KHARTOUM (Reuters) – Authorities in Sudan’s North Darfur state announced a night curfew on Wednesday after armed groups looted a U.N. World Food Programme warehouse and facilities used by a former peacekeeping mission.
According to initial reports, the warehouse in El Fasher looted by unknown armed groups late on Tuesday contained up to 1,900 tonnes of food destined for hundreds of thousands of people in the area, a United Nations statement said.
Looting and burning destroyed the stores, according to state news agency SUNA. On Wednesday, gunfire could be heard near the warehouse, a resident told Reuters.
“One in three people in Sudan needs humanitarian assistance. Such an attack severely impedes our ability to deliver to the people who need it most,” U.N. humanitarian coordinator Khardiata Lo N’diaye said.
“We call upon the government of Sudan to step up efforts to protect and safeguard humanitarian premises and assets throughout Sudan,” she said.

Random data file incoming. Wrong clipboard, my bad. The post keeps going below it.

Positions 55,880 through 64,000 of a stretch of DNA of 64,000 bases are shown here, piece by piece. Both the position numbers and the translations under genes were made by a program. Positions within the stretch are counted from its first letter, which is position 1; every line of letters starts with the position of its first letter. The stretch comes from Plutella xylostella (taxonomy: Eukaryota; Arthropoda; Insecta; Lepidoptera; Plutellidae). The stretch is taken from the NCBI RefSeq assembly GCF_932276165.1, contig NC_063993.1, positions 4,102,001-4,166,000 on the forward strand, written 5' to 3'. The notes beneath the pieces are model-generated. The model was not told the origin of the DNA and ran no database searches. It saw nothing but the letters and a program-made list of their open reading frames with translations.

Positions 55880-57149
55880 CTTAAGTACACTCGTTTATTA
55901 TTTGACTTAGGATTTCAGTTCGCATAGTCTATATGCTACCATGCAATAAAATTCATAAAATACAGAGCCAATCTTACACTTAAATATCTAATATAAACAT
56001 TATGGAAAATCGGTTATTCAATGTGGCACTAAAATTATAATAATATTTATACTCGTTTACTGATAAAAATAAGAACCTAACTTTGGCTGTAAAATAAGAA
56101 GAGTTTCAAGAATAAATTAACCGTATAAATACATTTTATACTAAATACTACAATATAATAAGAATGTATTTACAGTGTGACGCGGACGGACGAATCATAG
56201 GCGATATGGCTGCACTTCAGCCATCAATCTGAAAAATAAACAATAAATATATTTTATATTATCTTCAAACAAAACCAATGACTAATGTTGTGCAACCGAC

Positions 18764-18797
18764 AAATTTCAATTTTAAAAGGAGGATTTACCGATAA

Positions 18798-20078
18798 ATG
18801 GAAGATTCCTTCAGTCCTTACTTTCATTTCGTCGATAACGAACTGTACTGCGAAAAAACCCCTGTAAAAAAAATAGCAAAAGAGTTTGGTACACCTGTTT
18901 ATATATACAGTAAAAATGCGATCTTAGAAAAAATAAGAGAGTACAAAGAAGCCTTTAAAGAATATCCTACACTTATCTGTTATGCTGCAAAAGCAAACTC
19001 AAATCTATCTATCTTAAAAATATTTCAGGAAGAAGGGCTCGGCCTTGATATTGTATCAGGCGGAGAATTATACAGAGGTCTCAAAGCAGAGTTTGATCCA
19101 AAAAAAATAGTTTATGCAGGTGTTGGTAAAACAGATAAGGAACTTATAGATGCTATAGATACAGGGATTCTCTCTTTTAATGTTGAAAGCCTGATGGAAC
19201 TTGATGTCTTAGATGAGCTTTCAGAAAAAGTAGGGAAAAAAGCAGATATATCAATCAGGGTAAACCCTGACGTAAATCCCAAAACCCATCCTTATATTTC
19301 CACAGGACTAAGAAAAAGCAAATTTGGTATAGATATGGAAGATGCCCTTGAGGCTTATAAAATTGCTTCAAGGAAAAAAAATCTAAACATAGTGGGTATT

There has been a sharp increase in violence that has forced people from their homes in Darfur over the past year, which humanitarian workers and analysts attribute to armed factions jostling for position after a peace deal was signed with some rebel groups in late 2020, as well as the return of fighters from neighbouring Libya.
On Jan. 1, 2021 peacekeepers from the joint United Nations-African Union mission UNAMID stopped patrolling ahead of a full withdrawal. Its facilities have been repeatedly looted, and those in El Fasher were looted from Friday to Monday, SUNA reported.
A national Sudanese force that was meant to replace UNAMID is yet to be deployed, and a coup in October that upended a national transition towards democratic elections added to uncertainty over the region’s future.
The Coordination Committee for Refugee and Displacement Camps, an NGO, blamed militias and armed groups aligned with authorities in Khartoum for the looting.
Many of the displaced fled their homes when the military and allied militias moved to crush an insurgency in Darfur from 2003, in a conflict that left an estimated 300,000 dead.
(Reporting by Khalid Abdelaziz; Writing by Aidan Lewis; Editing by Giles Elgood)